Only Killers and Thieves, by Paul Howarth
Published by Harper, 6th February 2018
Genres: Historical fiction, westerns, Australia, coming of age, mystery
On the unforgiving Australian frontier in 1885, the McBride family are barely surviving on their relatively small piece of land. A crippling drought is threatening their livestock, their main source of income. Suddenly, tragedy strikes and the two brothers, Tommy and Billy, are left to fend for themselves and make their own way in the world.
In this harsh environment, they have to form their own opinions of what happened to their family, who to trust and what is the right thing to do. Whatever they decide will ultimately stay with them forever.
I picked this book up as a “blind date with a book” at my local independent bookshop, Bookpoint Dunoon. I loved this idea and the hints for this book were so intriguing:
Adventure. Historical fiction. Australia. Two brothers, left orphaned. The pursuit of justice – but at what cost? A tour de force.
I really enjoyed this book! Although I was surprised that the lead-up to the tragic event was quite long. Given that this event sets in motion everything else in the story, I expected it to happen early on in the narrative, but it didn’t. I kept expecting it to happen, which I guess added to the suspense.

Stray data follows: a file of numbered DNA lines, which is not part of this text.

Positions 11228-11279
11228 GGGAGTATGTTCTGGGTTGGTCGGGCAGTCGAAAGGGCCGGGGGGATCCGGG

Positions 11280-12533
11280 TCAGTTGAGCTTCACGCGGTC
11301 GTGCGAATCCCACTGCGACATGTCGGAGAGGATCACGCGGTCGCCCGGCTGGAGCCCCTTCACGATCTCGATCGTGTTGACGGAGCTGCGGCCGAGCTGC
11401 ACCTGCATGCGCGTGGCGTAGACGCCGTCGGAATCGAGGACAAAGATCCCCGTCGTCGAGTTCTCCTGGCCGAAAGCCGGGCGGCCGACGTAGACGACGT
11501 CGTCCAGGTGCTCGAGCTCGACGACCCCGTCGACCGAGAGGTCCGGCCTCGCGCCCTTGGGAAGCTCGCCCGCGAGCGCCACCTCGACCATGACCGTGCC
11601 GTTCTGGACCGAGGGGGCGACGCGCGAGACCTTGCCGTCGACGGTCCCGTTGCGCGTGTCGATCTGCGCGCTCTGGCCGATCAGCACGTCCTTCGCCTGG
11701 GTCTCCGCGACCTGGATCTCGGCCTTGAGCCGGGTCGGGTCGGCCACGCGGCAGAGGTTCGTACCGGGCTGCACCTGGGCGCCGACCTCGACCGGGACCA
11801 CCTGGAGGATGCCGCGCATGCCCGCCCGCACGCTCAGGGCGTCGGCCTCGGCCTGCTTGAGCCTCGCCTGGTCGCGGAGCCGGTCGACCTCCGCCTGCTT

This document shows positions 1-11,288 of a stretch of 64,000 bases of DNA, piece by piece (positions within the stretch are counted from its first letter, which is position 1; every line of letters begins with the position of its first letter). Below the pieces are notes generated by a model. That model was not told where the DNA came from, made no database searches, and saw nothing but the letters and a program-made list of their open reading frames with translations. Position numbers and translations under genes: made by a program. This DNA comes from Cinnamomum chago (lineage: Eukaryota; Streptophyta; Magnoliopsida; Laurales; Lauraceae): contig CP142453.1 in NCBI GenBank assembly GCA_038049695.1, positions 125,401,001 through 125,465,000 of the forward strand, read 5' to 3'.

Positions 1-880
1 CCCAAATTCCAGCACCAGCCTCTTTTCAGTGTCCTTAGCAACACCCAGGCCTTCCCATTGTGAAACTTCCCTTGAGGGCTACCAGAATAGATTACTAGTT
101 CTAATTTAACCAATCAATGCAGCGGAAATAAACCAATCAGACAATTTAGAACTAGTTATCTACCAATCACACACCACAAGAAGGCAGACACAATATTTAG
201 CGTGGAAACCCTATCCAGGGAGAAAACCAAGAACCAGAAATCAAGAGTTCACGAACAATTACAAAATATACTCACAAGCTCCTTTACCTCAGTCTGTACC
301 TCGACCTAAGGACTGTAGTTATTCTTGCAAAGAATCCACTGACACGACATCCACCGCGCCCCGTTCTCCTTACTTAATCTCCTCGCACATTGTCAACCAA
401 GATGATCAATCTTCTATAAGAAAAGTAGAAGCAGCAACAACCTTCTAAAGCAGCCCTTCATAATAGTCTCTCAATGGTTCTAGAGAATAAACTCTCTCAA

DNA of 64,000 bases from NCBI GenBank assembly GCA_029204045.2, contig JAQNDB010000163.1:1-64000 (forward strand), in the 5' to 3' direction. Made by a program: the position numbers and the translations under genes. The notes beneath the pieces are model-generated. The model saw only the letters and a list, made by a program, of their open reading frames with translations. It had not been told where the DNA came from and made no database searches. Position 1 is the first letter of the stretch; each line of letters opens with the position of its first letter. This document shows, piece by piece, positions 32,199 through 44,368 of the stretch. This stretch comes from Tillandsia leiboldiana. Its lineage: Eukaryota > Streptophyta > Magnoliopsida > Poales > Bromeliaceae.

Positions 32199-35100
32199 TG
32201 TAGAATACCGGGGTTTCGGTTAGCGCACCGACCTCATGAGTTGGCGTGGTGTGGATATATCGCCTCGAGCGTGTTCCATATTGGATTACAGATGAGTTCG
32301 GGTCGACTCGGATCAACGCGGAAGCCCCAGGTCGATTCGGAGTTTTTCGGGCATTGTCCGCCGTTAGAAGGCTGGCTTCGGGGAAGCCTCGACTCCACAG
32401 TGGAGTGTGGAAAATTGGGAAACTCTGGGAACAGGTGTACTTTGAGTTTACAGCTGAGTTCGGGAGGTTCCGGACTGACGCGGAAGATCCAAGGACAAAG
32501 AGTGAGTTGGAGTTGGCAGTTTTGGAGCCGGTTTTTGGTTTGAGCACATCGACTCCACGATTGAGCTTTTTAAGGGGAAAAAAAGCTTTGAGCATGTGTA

I really enjoyed the way the story was written and the characters that Howarth created. As intended, it is difficult to know who to trust, who has the boys’ best interests in mind or simply their own agenda. But I definitely did not trust Sullivan.
As a coming of age story, it was spot on. It is primarily Tommy, the younger brother, who goes through many internal struggles and indecision throughout the story. He battles to reconcile the way the aboriginal population is despised, feared and bedevilled by his fellow white settlers, with the relationship he had with certain black members of his father’s staff. He has known Arthur, in particular, his whole life, worked alongside him and trusted him implicitly, because his father did.
Who are really the killers and thieves alluded to in the title?
“Macintyre had judged it correctly, but he’d judged the wrong side. ‘They’ve the devil in them, Tommy, they’re naught but killers and thieves’.”
Although the subject matter surrounding the conflict between the white settlers and the Australian aborigines was very difficult to read about, I believe that it is important to illustrate these events in fiction. Obviously, I knew that there was a lot of violence and horrors committed, but I did not know any details so it was very interesting to me to read about one situation in particular. I also did not know about the Native Mounted Police, a branch of the Australian police force which was made up of black aborigines who hunted down and killed other aborigines.
A really great thought-provoking read which I might not necessarily have purchased, so I am really happy with my first ever blind date with a book.
My rating: 4/5